Steroid As Preventive Treatment For Transient Facial Nerve Palsy In Parotidectomy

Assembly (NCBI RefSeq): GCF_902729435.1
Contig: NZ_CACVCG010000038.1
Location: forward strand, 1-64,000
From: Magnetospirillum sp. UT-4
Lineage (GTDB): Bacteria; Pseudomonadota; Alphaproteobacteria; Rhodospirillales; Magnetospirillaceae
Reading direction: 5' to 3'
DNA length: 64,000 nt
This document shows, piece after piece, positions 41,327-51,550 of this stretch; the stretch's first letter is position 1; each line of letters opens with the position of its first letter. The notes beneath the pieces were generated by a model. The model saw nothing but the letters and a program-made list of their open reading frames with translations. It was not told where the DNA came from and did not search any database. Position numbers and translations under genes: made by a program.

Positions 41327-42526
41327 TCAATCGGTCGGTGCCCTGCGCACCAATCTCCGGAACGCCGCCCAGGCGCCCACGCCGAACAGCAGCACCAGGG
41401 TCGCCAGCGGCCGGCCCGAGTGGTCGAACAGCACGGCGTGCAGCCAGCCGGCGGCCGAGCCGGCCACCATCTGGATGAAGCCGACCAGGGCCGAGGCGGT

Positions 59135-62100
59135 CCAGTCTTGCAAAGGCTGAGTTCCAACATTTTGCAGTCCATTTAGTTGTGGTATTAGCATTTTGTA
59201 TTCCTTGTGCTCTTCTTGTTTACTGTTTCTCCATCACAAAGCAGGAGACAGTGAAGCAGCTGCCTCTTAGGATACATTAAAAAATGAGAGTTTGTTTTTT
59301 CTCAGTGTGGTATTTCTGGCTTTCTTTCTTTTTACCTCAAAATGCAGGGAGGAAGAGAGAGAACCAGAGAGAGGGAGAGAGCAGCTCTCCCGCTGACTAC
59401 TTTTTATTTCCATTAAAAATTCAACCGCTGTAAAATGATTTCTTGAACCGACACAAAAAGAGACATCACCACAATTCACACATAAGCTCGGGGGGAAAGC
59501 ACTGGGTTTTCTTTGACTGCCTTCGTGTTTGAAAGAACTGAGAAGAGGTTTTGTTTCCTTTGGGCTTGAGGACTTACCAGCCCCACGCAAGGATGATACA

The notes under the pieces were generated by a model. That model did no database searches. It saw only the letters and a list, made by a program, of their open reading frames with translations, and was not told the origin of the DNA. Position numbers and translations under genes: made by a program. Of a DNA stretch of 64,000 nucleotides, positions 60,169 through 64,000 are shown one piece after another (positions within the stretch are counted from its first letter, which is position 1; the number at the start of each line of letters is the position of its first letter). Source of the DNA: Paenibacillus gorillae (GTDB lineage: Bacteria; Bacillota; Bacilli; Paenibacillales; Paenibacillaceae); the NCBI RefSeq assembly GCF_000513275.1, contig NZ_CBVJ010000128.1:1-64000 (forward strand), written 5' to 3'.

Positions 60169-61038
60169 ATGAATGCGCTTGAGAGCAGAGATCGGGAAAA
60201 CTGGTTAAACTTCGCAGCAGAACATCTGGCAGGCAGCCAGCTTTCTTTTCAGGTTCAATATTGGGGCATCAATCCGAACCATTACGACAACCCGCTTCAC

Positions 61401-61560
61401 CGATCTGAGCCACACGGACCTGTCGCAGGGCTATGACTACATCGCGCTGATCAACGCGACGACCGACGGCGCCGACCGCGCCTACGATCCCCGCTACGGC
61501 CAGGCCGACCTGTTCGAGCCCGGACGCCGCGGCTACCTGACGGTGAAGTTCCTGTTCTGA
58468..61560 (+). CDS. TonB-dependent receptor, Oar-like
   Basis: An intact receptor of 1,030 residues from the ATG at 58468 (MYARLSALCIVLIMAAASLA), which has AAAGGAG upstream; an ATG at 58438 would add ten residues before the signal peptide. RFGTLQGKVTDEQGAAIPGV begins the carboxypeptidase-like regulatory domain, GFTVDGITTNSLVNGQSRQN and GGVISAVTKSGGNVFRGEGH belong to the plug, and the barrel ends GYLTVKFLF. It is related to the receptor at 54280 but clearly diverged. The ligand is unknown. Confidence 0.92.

Background and Objective: One of the most reported complication of parotidectomy or other parotid surgery is facial nerve palsy. Steroids such as glucocorticoid have been known to help preserve nerve damage. But there’s lack of evidence that shows the use of steroids to help nerve recovery. So authors are determined to find the association between steroid intervention in parotidectomy patients to prevent or to help accelerate recovery rate in facial nerve palsy cases. Methods: This evidence-based case report used the PICO method for literature search in two databases (Ovid and PubMed). After selecting the article using inclusion and exclusion criteria, the author appraised the article using the Center of Evidence Based Medicine (CEBM) Oxford Appraisal Tools. Results: In total of 2 articles we found, we include all of them for analysis. Both of the articles shows that there’s no correlation between giving steroids to post-parotidectomy patients and faster recovery rate. In contrary, one study shows that placebo-treated groups had a faster facial nerve function recovery rate than steroid-treated patients. Conclusion: Giving steroids to post-parotidectomy patient won’t help accelerate the facial nerve function recovery rate. Prevention of facial nerve palsy in parotidectomy was preferred as treatment.


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